Monday, March 1, 2010


The Santa Cruz night beat the homeless man on the head, stripped him of his cloak, his modesty, his self-disgust. This night came with fog and darkness and a forgotten dream of central heating. The homeless man clawed his way into the nest of discarded clothes and drama. The fog stole into the air and exposed the bleak upset stomach inside the false brochure ads for the boardwalk. Come and sit in the sun. Enjoy the rides. Be one with the universe, belched the come hither ads written by interns full of meat and milk. They wrote them inside offices and buildings with light and porn and music piped in digitally and among the worst of these lies is the cigarette butt falsehoods that disguise themselves in the spiritual absurdities of glossy pages. The sixties went to seed in Santa Cruz and grew poison flowers that attracted diseased flies and torn tie dye shirts, molding in a five gallon bucket. These pill poppers and liars and lovers in vans on the beach road all sang a song of green moss. This chorus of dizzy loss brought a mansion of glory to the house of our revolution. The Beatles were merely rock stars, after all, they couldn’t change the world with a blues riff. Don’t ever put your trust in a guitar madman!

The food not bombs crew slept in bathrooms and empty bedrooms on dirty sheets made of liberation banners. The stray dogs sniffed the weeds near the dirty buckets and ate a meal of potato pleasures while the anarchist operatives smoked glass pipes and pointed at empty tables. “We are on the verge of something great. We can change the world. We can make a difference. Does someone have the lighter?”
It’s a tired time lost in the moon light of a Santa Cruz night. Gravity pulls a man on the street into the earth, it pulls him into the sandy beach and makes him beg for mercy. There are no melodies that inspire him, as a meal missed vanquishes all lust for life and a dozen meals missed makes a man forget his place in the world. And remind the man of all his meals, display a platter of fatted calves and cheese and women lusting for another and he will break into tears and plead for safety.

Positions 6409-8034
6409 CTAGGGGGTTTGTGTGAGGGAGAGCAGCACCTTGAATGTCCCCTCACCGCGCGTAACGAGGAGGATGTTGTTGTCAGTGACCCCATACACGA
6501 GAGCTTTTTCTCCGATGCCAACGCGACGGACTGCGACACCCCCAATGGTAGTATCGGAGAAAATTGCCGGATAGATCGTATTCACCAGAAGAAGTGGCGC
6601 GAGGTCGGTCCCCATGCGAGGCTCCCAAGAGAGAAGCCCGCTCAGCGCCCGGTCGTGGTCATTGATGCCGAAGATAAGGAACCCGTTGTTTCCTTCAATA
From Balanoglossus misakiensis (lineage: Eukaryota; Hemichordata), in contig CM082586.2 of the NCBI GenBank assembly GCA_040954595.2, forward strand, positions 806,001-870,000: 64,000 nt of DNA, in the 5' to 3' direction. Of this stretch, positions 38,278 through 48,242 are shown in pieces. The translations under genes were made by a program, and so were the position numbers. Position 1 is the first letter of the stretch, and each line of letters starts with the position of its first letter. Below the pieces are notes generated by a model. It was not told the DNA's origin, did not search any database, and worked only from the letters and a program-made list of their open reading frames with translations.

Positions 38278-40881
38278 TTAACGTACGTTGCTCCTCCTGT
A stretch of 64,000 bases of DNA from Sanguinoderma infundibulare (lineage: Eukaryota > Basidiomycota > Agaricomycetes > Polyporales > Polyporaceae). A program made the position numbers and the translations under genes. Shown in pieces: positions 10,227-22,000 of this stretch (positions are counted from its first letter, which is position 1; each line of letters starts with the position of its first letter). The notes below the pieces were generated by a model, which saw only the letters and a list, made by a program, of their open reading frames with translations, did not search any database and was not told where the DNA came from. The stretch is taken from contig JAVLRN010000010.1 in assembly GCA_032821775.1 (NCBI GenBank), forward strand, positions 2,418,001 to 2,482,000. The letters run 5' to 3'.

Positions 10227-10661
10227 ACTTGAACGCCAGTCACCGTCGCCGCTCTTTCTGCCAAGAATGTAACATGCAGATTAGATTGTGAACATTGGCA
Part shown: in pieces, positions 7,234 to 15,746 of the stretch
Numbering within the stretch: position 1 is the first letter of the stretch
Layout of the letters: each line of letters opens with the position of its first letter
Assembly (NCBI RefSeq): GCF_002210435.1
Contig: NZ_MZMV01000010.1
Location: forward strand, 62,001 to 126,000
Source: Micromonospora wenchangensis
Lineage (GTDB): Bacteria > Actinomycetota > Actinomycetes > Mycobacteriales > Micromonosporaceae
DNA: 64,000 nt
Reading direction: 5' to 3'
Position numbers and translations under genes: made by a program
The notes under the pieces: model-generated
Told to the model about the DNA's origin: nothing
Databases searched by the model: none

Food for thought

"Two typical German shepherds kept as pets in Europe or the U.S. consume more in a year than the average person living in Bangladesh."
New Scientist

This comparison isn't really a practical bit of information as much as it is an attempt to pull the average westerner from the Wal-Mart tit. I don't think the point is to make you think by putting your dogs to sleep you will be saving a person's life in Bangladesh. But it supports a perspective that westerners are global gluttons. Imagine what the average person consumes...probably as much as an entire village. I mean, that trip Nick and I took to Gloucester to eat burgers and fries easily could've supported a small village for a few weeks or months. So does it mean that the trip basically condemned a village to death? Well, like I said about the Ukrainian oil fields that are pure genocide in the name of gasoline, yes. We're dealing with a global economy and global ramifications.

Street Ministry

I don't want to become the crazy guy living in the van as he preaches from the bible because I can see how that model has been played out. I'm looking for a new way to get a spiritual message across. I think music by Bob Dylan and some Nat King Cole will serve as the gospel portion of the sermon. And the message itself is easy enough to write or I'll just read Simon and Garfunkle lyrics. But how exactly should I dress? I want a sign that says "The End is Near" sort of like a tribute to previous street ministers. Like, so the audience will understand immediately what kind of message they are going to hear. Or maybe I'll have it say, "The End is Nearer." Like so they know I get the joke. If you just start shouting about intellectual renewal then you will not be heard. But if you have signs saying "Repent" then it's understood what your role is in the community.
We're talking about a new generation of street ministers so this has to be worthy to carry the torch. Any advice? I don't want to end up a fashion nightmare like Mr. Two Different Shoes below.

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Man in the Van by Oggy Bleacher is licensed under a Creative Commons Attribution-NonCommercial 3.0 Unported License.